The hostility between Vygotsky and Chukovsky is, I think, quite a story, and it's almost completely untold. Yes, there is some stuff available on the web, but my feeling is that there's a lot more to it. Here's my contribution, for what it's worth
Well, to begin there's the famous footnote to Esthetic Education, on p. 270 of Educational Pedagogy, to wit:
"So fashionable and, now, so popular a work as Chukovskii's Crocodile, like all
of Chukovskii's stories for children, is one of the better examples of this perversion of children's poetry with nonsense and gibberish. Chukovskii seems to
proceed from the assumption that the sillier something is, the more understandable and the more entertaining it is for the child, and the more likely that it will be within the child's grasp. It is not hard to instil the taste for such dull literature in children, though there can be little doubt
that it has a negative impact on the educational process, particularly in those immoderately large doses to which children are now subjected. All thought of style is thrown out, and in his babbling verse Chukovskii piles up nonsense on top of gibberish. Such literature only fosters silliness and foolishness in children."
I've always felt that was a little harsh, since I have liked what little I've read of Chukovsky (remember, I have no Russian). But when I read Chukovsky's book, "From Two to Five" I realized that the feeling was mutual.
See Chukovsky's comments about the Kharkov school (Vygotsky and his students) in the year 1929 (p. 188 of From Two to Five), Chukovsky's disparaging reference (p. 127) to pedagogues from Gomel (Vygotsky's hometown) and Chukovsky's attacks on "leftism" (p. 130 passim).
Part of this antipathy is probably Chukovsky's not very well concealed anti-semitism. Yale University Press recently published his diary, and there are coy hints of anti-semitism throughout.
On 215, for example, we read that he goes to visit Krupskaya about the "pedagogue's" criticisms of "Crocodile" and succeeds in thoroughly offending her. He is consoled by Demyan Bedny, with the following words, which he quotes approvingly: "Have you noticed that the opposition is 1) all Jews and 2) emgres? Kamenev, Zinovyev, Trotsky. Trotsky will announce any day now, 'I'm going abroad', but we Russians have nowhere to go. this is our country, our spiritual property". (Both Demyan Bedny and Chukovsky were slated by Trotsky in "Literature and Revolution".)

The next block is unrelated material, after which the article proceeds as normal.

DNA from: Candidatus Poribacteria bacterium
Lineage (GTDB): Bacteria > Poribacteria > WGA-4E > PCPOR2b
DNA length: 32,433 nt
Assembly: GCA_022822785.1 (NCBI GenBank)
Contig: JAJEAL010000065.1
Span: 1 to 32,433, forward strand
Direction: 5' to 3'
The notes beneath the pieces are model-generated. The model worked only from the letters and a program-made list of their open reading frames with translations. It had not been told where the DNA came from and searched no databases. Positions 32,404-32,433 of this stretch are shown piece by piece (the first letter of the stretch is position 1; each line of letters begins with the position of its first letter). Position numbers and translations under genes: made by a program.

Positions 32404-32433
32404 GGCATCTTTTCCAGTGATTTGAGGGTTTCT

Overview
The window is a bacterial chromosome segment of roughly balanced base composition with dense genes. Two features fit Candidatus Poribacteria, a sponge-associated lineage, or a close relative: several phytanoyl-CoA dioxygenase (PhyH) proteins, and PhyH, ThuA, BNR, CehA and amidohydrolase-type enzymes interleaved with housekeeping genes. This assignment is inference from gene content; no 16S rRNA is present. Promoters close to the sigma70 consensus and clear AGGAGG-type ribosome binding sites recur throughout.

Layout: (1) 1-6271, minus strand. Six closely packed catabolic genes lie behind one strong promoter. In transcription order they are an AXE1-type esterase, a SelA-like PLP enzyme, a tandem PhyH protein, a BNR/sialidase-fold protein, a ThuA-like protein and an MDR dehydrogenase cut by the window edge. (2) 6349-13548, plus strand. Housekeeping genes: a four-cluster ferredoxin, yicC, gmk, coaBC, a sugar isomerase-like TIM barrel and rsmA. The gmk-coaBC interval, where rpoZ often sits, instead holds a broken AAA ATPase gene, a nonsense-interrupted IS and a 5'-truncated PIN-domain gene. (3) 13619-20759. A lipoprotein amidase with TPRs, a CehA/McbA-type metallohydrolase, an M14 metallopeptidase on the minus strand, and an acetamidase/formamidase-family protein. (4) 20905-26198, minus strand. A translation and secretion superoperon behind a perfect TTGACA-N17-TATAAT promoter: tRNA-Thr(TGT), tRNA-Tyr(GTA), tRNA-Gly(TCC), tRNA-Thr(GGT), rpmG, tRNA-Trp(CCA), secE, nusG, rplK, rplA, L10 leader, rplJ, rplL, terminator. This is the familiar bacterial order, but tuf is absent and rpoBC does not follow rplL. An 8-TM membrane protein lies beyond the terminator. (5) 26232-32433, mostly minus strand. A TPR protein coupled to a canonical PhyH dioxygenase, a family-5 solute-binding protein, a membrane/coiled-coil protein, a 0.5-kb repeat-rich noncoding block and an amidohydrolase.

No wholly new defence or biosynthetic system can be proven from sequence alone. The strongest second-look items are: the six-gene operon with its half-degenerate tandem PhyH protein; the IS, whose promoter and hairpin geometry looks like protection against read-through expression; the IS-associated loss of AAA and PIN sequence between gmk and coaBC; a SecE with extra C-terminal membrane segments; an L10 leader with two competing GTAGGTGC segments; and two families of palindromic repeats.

On p. 281 of the diary, Chukovsky says his hatred for Trotsky is "an aesthetic viewpoint: his hair, his weak chin, his cheap provincial demonism--he's a combination Mephistopheles and court clerk."
Interestingly, on p. 161 of the diary, Chukovsky worriesthat he might turn out to be Jewish himself--his mother is of good Ukrainian peasant stock, but he is illegitimate and doesn't know who is father was. He needen't have been concerned, of course; you need a Jewish mother to be a real Jew.
Howevery, I think there is more to the Chukovsky-Vygotsky antipathy than racial hatred and Chukovsky's finely tuned instincts as a future Stalinist hack. Chukovsky believes that semantic meaning is learned partly by flouting it; no sooner does the child learn the meaning of a horse than the child is flouting it by talking of saddled flies and flying horses. Vygotsky shares this view, but for rather older children; he believes that imagination is something that comes to the child from the outside, through social practices such as imaginary play.
I think I want to take up your suggestion to continue the dialogue on forgiveness in a separate thread, possibly even under a new subject line, because it occurs to me this morning that it might indeed be possible to have recontextualization without decontextualization, and that to a certain extent that is exactly what is involved in metaphor.
Seoul National University of Education
Chukovsky, K. (2005) Diary 1901-1969. New Haven and London: Yale University Press.
Chukovsky, K. (1928, 1963) From Two to Five. University of California Press: Berkeley.
Vygotsky, L.S. (1997) Educational Pedagogy. Boca Raton: St. Lucie.
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